How difficult is it to port code from Google App engine to Amazon EC2?

EC2 and AppEngine are very different. EC2 is IaaS (infrastructure as a service) providing on-demand VMs with full root access. It is up to you to setup these VMs, install and manage your applications on them.

AppEngine is PaaS (platform as a service) wherein you deploy your software (written in their supported languages – Python or Java) to Google's infrastructure and they host and manage it for you.

AppEngine is a lot more hands off from the management standpoint, but also much less flexible in terms of what you can do with it. AppEngine also doesn't offer some features that may be essential like custom SSL domains (this is a feature they'll be adding soon though), and limits the things you can do within their environment via a Java/Python sub-set whitebox API (e.g. socket APIs). If your software can conform to AppEngine's more restrictive environment and features, it is an excellent choice.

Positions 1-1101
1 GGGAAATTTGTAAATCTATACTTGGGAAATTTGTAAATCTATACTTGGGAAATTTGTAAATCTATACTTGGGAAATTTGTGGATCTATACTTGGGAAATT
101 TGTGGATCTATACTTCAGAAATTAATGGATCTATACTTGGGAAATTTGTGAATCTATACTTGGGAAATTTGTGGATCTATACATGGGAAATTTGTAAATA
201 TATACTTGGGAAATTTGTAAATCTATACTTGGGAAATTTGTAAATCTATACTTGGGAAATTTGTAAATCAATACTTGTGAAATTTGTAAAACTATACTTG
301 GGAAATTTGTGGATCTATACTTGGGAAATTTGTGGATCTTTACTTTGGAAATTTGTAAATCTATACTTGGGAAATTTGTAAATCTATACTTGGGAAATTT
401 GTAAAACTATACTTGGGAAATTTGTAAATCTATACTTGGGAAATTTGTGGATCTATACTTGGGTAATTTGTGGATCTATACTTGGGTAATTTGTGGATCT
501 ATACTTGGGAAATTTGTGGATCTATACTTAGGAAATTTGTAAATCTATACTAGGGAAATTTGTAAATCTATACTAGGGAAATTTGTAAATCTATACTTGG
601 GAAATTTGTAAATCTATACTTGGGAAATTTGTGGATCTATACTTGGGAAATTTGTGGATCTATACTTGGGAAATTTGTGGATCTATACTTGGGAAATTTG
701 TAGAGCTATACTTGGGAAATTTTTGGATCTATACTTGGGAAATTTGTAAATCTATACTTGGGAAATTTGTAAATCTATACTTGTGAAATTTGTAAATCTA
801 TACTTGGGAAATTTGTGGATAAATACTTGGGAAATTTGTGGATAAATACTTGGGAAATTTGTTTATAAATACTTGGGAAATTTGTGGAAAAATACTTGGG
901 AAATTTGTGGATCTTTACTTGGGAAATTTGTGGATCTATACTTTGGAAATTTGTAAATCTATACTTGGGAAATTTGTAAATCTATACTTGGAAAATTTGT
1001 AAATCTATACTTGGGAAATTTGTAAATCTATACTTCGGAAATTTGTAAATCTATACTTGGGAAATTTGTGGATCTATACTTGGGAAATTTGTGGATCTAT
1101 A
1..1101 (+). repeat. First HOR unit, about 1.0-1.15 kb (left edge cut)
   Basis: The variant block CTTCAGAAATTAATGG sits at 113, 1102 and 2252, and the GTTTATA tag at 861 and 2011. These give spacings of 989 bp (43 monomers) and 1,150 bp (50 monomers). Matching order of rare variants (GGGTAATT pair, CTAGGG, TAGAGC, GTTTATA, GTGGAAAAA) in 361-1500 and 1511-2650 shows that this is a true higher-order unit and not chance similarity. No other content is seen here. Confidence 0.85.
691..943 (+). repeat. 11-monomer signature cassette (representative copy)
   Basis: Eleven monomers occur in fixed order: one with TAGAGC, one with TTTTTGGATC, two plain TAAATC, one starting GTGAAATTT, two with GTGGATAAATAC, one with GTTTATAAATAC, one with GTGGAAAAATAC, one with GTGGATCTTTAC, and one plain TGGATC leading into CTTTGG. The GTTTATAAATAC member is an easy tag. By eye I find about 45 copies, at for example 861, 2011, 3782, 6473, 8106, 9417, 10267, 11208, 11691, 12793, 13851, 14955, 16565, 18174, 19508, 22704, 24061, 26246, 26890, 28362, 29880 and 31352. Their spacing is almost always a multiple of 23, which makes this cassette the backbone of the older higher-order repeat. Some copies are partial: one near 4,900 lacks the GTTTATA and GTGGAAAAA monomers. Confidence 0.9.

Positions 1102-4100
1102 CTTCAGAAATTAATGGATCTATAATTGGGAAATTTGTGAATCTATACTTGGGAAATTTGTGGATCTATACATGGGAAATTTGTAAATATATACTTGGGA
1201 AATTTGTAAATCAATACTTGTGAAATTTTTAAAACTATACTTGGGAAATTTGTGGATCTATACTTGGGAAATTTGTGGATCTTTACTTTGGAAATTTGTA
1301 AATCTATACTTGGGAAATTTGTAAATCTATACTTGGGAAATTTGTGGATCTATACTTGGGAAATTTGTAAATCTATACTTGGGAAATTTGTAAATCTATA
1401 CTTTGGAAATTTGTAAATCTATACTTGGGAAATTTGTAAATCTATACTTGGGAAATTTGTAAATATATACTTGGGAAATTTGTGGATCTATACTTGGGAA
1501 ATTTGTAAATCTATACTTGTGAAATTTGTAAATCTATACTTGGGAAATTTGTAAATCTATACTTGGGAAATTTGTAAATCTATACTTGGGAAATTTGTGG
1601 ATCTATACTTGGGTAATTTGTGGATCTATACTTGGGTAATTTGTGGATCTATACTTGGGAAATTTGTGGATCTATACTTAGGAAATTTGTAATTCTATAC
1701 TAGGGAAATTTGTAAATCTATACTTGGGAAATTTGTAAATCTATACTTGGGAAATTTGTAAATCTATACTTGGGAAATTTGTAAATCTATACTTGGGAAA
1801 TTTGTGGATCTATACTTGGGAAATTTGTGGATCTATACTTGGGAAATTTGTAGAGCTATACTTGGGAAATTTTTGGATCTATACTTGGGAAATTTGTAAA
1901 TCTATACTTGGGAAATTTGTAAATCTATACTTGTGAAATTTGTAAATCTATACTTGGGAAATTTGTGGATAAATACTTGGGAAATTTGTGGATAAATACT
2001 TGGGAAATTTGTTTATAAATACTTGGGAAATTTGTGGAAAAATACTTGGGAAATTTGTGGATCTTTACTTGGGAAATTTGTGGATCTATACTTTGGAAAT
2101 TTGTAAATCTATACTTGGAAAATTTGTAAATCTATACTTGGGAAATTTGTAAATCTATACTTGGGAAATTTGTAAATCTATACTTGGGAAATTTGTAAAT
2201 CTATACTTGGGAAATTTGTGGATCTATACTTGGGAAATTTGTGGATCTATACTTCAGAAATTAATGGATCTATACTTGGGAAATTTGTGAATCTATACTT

Where can I learn more about computer science methods and algorithms that match and summarize different pieces of  text?

Foundations of Statistical Natural Language Processing
http://amzn.to/bQce4J

There are a number of books, but I like this one for starting out.  Towards the end of the book there is some information on automatic summarization systems.  The field is rapidly changing and there is nothing as up to date as the literature and the open source software frameworks, but this book lays a good foundation for finding the names of the algorithms you need to perform natural language processing tasks.

Many people however prefer this book for some reason;
Speech and Language Processinghttp://amzn.to/bO4Ebj